TORONTO — Rogers Communications Inc. has launched a countersuit against former CEO Joe Natale, seeking to have him repay more than $15 million in severance to the company that fired him.
In a filing in Ontario Superior Court on Tuesday, the telecommunications giant claims Natale tried to "subvert corporate governance and his fiduciary duties for his personal gain."
"He must now answer for his conduct and the harm he caused to the company. And he must repay the significant severance he has already received beyond what he is entitled to under a with-cause termination," according to the statement of claim.
Rogers said it has no further obligations to the former CEO.
The statement of defence and counterclaim comes less than three weeks after Natale filed suit against Rogers for wrongful dismissal and breach of contract, while alleging chairman Edward Rogers carried out "malicious, high-handed, and oppressive conduct."
In court documents filed last month, Natale alleges that Edward and his wife Suzanne Rogers attempted to "tarnish his reputation" after his ouster in November 2021. He says these attempts included hiring actor Brian Cox of HBO’s "Succession" to create a "demeaning" video about him and allegedly distributing it to family members, friends and colleagues, before it was eventually reported on by media.
The clip included a message congratulating Edward Rogers on his “real-life Succession at Rogers Communications" and used an expletive to describe Natale's departure from the company.
The Aug. 17 statement of claim demands a combined $24 million for himself and his firm Natale Industries Inc. including $4 million from an unpaid bonus related to the closing of Rogers' acquisition of Shaw Communication Inc. in April.
None of the claims of either party has been tested in court.
Natale's departure from the Toronto-based company was announced after a boardroom power struggle over the chairman's desire to replace him with then-chief financial officer Tony Staffieri, now Rogers' CEO.
Edward's initial attempt to oust Natale in favour of his No. 2 led instead to Staffieri's departure in September 2021, as well as a board vote that saw Edward removed from his seat at the head of the table.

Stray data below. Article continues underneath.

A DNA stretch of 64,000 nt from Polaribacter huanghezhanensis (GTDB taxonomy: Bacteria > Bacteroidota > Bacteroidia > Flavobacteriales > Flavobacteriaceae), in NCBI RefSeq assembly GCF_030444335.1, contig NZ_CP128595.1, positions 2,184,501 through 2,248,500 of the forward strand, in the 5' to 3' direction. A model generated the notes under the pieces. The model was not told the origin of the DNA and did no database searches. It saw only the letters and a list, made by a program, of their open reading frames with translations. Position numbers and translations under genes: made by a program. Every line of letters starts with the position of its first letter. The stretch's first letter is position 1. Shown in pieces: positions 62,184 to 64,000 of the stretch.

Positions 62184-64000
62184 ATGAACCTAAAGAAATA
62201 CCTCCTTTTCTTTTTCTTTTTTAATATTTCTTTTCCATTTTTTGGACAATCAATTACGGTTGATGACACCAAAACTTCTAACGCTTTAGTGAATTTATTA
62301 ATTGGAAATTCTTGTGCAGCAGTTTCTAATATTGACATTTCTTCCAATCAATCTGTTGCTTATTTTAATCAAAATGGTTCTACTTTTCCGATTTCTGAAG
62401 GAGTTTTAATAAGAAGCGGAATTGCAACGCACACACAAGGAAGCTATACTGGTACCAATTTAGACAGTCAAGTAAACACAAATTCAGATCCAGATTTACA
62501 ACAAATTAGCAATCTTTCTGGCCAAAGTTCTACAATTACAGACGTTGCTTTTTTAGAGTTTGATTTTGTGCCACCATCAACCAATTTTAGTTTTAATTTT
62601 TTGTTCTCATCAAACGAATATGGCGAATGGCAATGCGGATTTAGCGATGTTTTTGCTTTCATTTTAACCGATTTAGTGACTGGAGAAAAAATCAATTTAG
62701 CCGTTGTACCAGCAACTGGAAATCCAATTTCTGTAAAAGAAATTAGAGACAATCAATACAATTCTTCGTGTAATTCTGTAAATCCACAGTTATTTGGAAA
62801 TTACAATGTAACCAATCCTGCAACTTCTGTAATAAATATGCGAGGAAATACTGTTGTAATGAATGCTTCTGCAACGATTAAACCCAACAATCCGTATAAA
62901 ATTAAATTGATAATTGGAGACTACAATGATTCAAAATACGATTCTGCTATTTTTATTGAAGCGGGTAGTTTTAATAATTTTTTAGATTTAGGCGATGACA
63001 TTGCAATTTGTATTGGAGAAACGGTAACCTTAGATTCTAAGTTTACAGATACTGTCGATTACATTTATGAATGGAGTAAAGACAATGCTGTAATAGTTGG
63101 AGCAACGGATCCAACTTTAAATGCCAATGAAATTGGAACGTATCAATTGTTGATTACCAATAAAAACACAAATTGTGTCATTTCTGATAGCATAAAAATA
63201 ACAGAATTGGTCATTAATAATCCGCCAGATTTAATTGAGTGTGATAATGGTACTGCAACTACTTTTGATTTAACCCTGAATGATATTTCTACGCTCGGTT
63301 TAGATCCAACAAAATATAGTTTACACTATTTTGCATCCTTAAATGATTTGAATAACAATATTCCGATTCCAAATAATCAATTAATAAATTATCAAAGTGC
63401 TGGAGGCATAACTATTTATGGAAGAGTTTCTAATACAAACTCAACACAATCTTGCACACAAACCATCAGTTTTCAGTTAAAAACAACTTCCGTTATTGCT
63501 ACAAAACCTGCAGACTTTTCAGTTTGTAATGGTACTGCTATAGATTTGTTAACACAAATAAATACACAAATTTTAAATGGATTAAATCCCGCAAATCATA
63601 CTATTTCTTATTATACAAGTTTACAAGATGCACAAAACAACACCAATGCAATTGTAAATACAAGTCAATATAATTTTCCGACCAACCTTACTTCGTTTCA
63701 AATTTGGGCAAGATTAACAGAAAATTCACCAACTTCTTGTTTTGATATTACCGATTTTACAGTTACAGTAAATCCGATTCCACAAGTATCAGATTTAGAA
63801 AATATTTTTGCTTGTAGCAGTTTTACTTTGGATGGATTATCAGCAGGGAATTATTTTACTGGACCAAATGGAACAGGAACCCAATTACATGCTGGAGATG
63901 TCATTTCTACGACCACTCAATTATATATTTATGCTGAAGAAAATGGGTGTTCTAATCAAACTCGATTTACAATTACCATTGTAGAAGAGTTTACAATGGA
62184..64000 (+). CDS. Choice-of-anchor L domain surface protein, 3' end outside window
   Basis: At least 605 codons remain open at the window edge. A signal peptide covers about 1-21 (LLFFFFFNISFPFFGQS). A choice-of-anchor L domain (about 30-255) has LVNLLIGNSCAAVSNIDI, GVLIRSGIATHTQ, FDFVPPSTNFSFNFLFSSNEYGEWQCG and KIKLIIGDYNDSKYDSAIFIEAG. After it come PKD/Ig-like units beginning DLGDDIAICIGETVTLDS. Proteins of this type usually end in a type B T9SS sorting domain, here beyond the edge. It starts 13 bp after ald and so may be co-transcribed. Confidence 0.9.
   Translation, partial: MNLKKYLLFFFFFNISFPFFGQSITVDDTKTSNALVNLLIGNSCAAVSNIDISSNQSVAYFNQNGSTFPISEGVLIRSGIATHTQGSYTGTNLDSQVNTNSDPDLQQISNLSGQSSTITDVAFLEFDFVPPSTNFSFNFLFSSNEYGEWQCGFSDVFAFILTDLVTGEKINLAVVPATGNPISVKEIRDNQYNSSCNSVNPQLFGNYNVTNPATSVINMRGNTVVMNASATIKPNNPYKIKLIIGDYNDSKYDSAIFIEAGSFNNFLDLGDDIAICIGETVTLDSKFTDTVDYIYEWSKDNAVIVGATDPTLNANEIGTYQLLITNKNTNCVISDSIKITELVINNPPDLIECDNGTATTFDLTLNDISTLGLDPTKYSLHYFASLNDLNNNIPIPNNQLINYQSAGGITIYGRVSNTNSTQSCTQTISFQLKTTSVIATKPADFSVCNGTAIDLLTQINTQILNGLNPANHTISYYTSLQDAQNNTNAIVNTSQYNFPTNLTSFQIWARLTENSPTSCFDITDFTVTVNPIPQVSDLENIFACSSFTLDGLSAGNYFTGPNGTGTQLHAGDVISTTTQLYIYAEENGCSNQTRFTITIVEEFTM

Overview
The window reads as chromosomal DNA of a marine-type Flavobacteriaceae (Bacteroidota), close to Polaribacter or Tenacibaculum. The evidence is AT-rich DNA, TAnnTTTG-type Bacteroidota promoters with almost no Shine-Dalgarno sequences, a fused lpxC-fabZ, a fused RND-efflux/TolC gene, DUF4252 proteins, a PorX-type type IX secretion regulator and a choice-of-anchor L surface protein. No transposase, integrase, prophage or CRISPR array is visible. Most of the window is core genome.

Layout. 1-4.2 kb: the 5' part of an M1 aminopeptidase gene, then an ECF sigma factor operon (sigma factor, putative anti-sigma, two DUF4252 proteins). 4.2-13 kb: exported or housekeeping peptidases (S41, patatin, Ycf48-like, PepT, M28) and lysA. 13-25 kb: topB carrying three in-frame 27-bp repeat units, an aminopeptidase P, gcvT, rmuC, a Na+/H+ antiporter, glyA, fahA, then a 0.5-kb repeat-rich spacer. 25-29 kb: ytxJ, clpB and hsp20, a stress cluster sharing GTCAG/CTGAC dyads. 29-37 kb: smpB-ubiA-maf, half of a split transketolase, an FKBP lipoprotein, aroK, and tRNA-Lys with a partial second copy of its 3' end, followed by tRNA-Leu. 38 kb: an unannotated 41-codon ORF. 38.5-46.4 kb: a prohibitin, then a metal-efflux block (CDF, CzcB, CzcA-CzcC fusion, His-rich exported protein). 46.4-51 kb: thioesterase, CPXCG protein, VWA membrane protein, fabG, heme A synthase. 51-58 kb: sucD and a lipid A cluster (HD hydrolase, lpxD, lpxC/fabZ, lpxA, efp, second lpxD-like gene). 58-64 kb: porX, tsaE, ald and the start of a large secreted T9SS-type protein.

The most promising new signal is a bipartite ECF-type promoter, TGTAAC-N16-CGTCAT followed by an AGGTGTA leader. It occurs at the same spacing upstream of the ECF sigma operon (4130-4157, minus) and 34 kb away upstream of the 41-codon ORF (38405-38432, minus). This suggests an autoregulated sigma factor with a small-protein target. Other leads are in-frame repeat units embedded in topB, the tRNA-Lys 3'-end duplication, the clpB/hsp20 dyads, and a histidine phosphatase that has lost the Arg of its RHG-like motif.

Edward penned a shareholder resolution to oust the five directors who had defied him, without holding a board meeting. The company filed a legal challenge to his revamped board, sparking a court battle over who actually served on it.
A British Columbia Supreme Court judge ruled Edward Rogers' declaration legitimate and he was reinstated as chairman.
Staffieri replaced Natale as president and CEO in the aftermath of the ruling.
Initially, Natale had agreed to resign and negotiated a "generous retirement package," Rogers' statement of defence and countersuit claims, but shortly afterward "reneged on his agreement and began a campaign to entrench himself."
He then "pressed subordinates to execute a series of self-enriching amendments to his employment arrangements" without proper authorization from the board or human resources committee, according to the filing.
"They were premised on an unlawful quid pro quo: his subordinates approved these improvident arrangements at the same time that Natale unilaterally offered and approved generous amendments to their own employment agreements," the court document reads.
Those three executives — one in charge of human resources, another of legal and regulatory affairs — subsequently renounced the "entitlements," while Natale has not, it states.
While the HR committee did green-light one set of entitlements, the committee was not "properly constituted," the filing argues.
On top of $15 million-plus in severance repayment, the company is seeking punitive damages for what it calls Natale's "wanton, high-handed and outrageous disregard" for the interests of Rogers and its shareholders.
This report by The Canadian Press was first published Sept. 5, 2023.
Companies in this story: (TSX:RCI.B)
Christopher Reynolds, The Canadian Press